Saudi Prince Can’t Just Wait for Khashoggi Scandal to Fade
(Bloomberg Opinion) -- Saudi Arabia’s Crown Prince Mohammed bin Salman is miscalculating that the scandal over his role in the murder of a Washington Post columnist will fade away, starting with his presence this weekend at the G-20 meeting of global leaders in Argentina.
“He’ll have his picture with world leaders and say, ‘See, it’s all coming back to normal,’” said Bruce Riedel, a leading U.S. expert on the Middle East. "He’s wrong. Saudi Arabia and MBS now are toxic, and will be as long as he’s in power."
Riedel’s assessment is harsher on the crown prince than that of most other analysts, but his credentials make it well worth considering. Now a senior fellow at the Brookings Institution, he was for three decades a top Middle East expert at the Central Intelligence Agency and the White House. He wrote a book last year on U.S.-Saudi relations, “Kings and Presidents: Saudi Arabia and the United States Since FDR.”
Last spring, while most of the U.S. political, business, media and foreign policy establishment were swooning over the 32-year-old crown prince as a modernizing Saudi savior, Riedel was skeptical. He thought that the young man was impulsive, even reckless. That was six months before the murder of journalist Jamal Khashoggi inside the Saudi consulate in Istanbul in October — a killing that the CIA later concluded had been ordered by the crown prince.
Riedel faulted the administration of President Donald Trump for relying too much on Saudi Arabia as a Middle East ally, adding, “It’s not clear who botched up the coverup more, MBS or Trump.”
Riedel said that the Saudis assume that when the heat dies down, the high-powered Washington law firms and lobbyists who cut their ties to the kingdom after the murder will return. He said that they underestimate the taint that will persist, and the dread of controversy that most of these influence-peddlers feel.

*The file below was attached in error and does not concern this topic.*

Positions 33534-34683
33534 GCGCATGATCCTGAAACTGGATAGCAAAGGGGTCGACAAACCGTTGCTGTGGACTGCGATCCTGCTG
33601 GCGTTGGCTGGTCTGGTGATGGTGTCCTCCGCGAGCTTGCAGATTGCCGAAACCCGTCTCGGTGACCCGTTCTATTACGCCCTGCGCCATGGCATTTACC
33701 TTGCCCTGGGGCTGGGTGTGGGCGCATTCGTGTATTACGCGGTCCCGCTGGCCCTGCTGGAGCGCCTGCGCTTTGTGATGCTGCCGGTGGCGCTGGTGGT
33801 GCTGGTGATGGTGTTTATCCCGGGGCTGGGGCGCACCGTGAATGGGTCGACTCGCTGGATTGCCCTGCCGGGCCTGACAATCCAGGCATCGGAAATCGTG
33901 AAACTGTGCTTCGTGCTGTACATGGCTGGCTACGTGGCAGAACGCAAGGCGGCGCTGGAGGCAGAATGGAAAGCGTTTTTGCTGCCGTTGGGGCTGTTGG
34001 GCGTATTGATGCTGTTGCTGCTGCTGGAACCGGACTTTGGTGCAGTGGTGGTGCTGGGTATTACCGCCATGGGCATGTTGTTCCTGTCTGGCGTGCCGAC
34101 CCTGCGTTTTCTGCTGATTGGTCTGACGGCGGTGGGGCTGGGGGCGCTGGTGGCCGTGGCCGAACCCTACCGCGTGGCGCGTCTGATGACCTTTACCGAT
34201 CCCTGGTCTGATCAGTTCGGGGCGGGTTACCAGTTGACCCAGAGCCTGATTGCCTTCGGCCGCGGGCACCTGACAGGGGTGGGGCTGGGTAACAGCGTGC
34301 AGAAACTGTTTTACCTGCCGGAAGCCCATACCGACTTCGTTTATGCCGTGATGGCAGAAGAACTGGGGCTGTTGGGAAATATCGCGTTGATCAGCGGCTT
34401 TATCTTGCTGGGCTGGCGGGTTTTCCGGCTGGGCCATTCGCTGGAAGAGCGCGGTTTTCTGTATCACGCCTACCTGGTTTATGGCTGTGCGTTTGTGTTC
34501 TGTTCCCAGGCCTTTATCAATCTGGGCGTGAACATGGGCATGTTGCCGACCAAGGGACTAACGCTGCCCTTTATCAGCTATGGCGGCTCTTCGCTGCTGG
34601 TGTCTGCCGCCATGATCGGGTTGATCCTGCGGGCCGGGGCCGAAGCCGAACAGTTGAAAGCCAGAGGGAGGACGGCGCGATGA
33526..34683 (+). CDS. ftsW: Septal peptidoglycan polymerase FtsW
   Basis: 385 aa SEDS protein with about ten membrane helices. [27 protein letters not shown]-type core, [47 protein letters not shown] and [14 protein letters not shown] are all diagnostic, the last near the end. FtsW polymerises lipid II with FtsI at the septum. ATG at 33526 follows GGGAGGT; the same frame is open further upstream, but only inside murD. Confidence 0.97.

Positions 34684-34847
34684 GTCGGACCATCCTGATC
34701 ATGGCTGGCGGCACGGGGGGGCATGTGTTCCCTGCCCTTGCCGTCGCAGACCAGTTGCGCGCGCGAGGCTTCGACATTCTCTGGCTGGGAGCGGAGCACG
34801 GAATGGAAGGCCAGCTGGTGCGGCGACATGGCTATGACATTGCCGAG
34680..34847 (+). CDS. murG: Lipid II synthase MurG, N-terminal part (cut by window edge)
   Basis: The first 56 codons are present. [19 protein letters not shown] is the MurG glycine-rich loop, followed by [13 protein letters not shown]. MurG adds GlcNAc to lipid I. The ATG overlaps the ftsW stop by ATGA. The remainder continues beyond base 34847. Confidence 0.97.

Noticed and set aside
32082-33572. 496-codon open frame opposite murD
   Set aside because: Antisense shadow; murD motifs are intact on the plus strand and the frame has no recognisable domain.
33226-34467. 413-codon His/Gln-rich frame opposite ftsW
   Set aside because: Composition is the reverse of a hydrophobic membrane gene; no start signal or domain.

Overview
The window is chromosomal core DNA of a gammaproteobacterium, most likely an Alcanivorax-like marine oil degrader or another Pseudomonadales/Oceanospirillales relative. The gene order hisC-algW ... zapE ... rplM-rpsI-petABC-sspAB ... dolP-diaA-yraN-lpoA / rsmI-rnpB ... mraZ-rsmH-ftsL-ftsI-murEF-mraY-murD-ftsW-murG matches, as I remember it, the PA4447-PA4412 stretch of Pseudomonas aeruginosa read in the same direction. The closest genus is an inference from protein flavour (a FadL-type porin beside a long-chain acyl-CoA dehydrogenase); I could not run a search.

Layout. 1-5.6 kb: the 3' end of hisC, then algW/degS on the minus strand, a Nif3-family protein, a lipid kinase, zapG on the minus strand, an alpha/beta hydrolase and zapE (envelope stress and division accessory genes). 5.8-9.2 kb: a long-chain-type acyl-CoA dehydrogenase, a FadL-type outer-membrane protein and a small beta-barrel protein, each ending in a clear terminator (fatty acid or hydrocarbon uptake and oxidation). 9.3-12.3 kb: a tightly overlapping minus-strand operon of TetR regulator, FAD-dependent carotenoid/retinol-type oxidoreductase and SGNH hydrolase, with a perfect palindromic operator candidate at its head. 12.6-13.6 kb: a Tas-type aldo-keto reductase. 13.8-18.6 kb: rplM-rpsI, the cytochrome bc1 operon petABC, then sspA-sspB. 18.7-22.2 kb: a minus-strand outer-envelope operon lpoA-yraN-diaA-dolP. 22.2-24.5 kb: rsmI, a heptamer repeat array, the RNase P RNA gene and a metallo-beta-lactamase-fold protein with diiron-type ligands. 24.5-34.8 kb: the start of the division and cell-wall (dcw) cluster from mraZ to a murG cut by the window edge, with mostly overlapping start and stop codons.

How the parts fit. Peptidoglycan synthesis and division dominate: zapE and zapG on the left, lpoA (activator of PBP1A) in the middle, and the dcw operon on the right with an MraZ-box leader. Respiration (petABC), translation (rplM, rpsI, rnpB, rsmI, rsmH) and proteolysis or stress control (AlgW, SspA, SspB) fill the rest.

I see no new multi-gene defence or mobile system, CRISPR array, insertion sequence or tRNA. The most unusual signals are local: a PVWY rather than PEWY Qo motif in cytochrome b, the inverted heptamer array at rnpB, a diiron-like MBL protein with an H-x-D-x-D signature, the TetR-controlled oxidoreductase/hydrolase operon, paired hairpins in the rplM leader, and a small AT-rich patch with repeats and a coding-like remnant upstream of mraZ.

Because the tarnished MBS brand may give some businesses second thoughts about dealing with the kingdom, Riedel said, it no longer is a safe assumption that the young prince will rule for most of the rest of this century.
Even before the Khashoggi affair, Riedel doubted the prince’s stability and judgment. The Saudi war against pro-Iranian rebels in Yemen turned into a humanitarian disaster, with Saudi Arabia under criticism from much of the world. Riedel said that the smart move for Saudi Arabia would be to get out of what he sees as its “Vietnam,” but he expects MBS to resist withdrawing out of fear it would be seen as a “sign of weakness.”
Khashoggi went to the Saudi consulate in Istanbul on Oct. 2 to get a marriage license and was never seen again. The Saudis initially insisted that he’d left, and lied repeatedly until Turkish officials produced video and audio evidence that a team of Saudi agents, including one with a bone saw, had entered the building. The Saudis now claim that rogue agents killed the journalist without the crown prince’s knowledge.
“Among their many mistakes,” Riedel said, was thinking that “Turkey really wouldn’t care about the murder.” Instead, Turkish President Recep Tayyip Erdogan, who sees MBS as a rival in Middle East power politics, “has played this brilliantly, humiliating the Saudis,” and is “having the time of his life.”
Riedel said he thinks Khashoggi was killed because he wrote critical columns about the regime in an influential venue, the Washington Post. “It wasn’t the Miami Herald or a blog, which they might have ignored,” Riedel said.
That is coming back to haunt them. “The Post will never let this go,” Riedel said.
This column does not necessarily reflect the opinion of the editorial board or Bloomberg LP and its owners.
Albert R. Hunt is a Bloomberg Opinion columnist covering politics and policy. He was the executive editor of Bloomberg News, before which he was a reporter, bureau chief and executive Washington editor at the Wall Street Journal.
©2018 Bloomberg L.P.